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Two Fictions, by John Schertzer

 

Fangs and Fetishes

I went out into the world to find a healing stone. Its name was Worry. It had teeth like a snake but couldn’t use them. It was a stone after all, and it didn’t really have teeth. I was confusing it with a snake I wanted as a talisman. I would paint his head on the stone. Its name was Worry. I don’t know why its name was Worry, but it was something to say. I went out into the desert to say it.

I went out into the desert because it was a lot different from what it is right here. I went to the desert with my feelings. I didn’t know what I would find there. I went out into the desert to create the feeling of snow, though there is no snow in the desert. Not the one I’m feeling. I am the desert in my feelings and the stone is this position I must occupy. I’m on a terrace in the city overlooking the place where I belong. It is not snowing here. It is not the desert. My dog’s name is not Worry.

I am the desert on my terrace here. And my dog is looking at the snow, overlooking where the snow had been because it is July in New York City. It is Brooklyn. It is different than you think. People tried explaining that to me and now I’m here. Everyone is poor in Brooklyn, no matter how much money they think they have. There are no alligators in the sewers of Brooklyn. There are trains and buses and apartments just like mine.

I am this Brooklyn I invent when I think of deserts and dream of snakes. I am this stone that heals itself, though it may look like something else. Like falling apart in bricks and stone, the dust, the wheel that blocked your way. Sitting there between two trees, a tree and snake buried in the murk, the feeling. And I crawl awake and watch the sun sugar.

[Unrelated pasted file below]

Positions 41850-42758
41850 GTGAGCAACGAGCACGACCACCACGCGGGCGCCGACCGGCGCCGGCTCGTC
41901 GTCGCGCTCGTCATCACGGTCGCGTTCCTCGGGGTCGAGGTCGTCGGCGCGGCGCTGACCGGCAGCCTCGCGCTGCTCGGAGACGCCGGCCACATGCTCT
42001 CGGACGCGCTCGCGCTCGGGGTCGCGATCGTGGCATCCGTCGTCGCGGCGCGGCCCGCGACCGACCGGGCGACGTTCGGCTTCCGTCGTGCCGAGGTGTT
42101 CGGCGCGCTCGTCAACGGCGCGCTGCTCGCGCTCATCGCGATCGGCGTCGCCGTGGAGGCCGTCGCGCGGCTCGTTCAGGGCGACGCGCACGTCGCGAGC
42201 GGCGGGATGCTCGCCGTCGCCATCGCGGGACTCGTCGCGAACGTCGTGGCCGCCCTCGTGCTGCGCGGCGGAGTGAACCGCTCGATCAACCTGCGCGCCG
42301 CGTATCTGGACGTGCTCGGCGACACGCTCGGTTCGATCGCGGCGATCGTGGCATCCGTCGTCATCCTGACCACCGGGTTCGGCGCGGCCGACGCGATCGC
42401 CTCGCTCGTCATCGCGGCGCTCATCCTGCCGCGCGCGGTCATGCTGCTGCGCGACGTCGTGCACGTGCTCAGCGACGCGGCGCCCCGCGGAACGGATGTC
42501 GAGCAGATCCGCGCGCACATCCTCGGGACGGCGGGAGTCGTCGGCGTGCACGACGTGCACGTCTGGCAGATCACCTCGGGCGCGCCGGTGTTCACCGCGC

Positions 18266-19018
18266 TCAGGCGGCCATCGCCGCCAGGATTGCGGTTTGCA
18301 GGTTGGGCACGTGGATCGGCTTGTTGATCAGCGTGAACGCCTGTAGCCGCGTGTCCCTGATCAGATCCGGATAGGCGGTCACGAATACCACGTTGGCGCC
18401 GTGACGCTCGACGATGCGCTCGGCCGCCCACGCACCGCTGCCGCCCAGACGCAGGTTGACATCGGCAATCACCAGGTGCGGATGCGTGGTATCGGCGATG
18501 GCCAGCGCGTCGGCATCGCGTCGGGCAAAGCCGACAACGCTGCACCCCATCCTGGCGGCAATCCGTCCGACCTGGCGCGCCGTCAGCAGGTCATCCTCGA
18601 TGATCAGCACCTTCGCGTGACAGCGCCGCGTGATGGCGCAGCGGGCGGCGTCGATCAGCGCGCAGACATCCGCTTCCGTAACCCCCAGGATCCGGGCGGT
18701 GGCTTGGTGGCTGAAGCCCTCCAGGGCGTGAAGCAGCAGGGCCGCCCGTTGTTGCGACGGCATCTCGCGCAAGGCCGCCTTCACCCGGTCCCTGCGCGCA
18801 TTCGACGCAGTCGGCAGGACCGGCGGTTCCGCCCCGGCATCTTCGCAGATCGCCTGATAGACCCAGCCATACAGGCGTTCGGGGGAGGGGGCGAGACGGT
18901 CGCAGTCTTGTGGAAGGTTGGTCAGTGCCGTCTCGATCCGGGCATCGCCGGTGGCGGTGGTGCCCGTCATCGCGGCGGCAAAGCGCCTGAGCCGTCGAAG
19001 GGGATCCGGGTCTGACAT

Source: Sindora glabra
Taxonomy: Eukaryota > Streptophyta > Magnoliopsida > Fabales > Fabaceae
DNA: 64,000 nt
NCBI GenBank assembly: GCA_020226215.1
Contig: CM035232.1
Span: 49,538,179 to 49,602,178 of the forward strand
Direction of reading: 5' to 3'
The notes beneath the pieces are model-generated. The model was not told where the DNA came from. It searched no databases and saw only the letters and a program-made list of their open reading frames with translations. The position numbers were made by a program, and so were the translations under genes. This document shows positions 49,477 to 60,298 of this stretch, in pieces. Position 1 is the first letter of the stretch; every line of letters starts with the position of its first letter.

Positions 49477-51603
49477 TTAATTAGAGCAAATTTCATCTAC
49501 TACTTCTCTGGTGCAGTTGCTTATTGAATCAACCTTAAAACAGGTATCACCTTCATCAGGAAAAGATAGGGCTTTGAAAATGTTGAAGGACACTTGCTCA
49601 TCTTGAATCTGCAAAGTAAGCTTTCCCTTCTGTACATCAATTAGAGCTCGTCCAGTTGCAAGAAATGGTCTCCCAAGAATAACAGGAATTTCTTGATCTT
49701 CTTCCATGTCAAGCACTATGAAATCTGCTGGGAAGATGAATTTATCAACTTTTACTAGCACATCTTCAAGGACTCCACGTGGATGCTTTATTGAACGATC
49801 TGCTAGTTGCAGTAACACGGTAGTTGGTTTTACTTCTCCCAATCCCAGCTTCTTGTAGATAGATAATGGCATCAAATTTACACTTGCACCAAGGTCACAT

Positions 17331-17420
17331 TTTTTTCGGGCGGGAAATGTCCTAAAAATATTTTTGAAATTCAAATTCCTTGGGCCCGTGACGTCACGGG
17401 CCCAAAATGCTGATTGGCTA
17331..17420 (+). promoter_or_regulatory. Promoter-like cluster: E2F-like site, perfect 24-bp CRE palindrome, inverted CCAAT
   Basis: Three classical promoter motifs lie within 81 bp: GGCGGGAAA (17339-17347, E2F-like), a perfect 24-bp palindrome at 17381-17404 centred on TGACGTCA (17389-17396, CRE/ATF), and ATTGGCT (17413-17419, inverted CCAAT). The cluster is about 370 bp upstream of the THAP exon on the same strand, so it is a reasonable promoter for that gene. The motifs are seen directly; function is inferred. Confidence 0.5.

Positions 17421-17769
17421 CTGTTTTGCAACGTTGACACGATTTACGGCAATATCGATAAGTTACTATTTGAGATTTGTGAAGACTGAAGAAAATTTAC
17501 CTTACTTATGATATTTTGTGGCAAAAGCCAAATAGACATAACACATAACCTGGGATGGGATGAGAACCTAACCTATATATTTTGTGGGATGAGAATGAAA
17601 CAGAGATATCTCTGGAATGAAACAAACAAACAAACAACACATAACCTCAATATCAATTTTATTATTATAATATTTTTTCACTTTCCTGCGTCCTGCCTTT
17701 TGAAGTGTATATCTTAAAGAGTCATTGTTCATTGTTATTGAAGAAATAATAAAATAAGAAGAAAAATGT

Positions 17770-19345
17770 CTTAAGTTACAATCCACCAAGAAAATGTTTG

Dialectician’s Insomnia

I left it on an ocean’s wave and it never came back to me. Feels as though it never left. Forming a small patch over my kneecap serving as a second brain. A small patch traversing the entirety of my epidermis—not the physical skin, but its radiance once captured in a silver bottle now left to spread and shed itself in a soft unnoticeable glow. A warm tunic of ideas, conjectures, and or or. The metonymies work that way. They give us breadth. I left it in paradise, on the small patch cresting over a swell before it hit the shore, but it never came my way, never left me here in my disease. Became my disease and my great fortune to be here among you all tonight. As the tidal pallor thwarts us in another game of going and never receding, always in a whorl, in a knot that pursues us, gives us these alibis we call “raison d’être.” As if we could ever be such a thing, except life itself walling in its warble.

The life that punishes and adheres. And it says to itself when and where but never why or what. It is out there on a wave. It is part of you never returning but always within eyes’ reach, unforgettable and irredeemable. A patient island flickering on its float, and you right here with it always out of reach and by your side, imagining there is such a thing, though there is not. Something else so slippery it ceases to exist as you begin to reach.

 

John Schertzer is the author of Bellamonia. His poems have been published in Big Other, Inverted Syntax, The Germ, American Letters & Commentary, 1913 Journal, The Cortland Review, La Petite Zine, Danse Macabre, LIT, and other journals.

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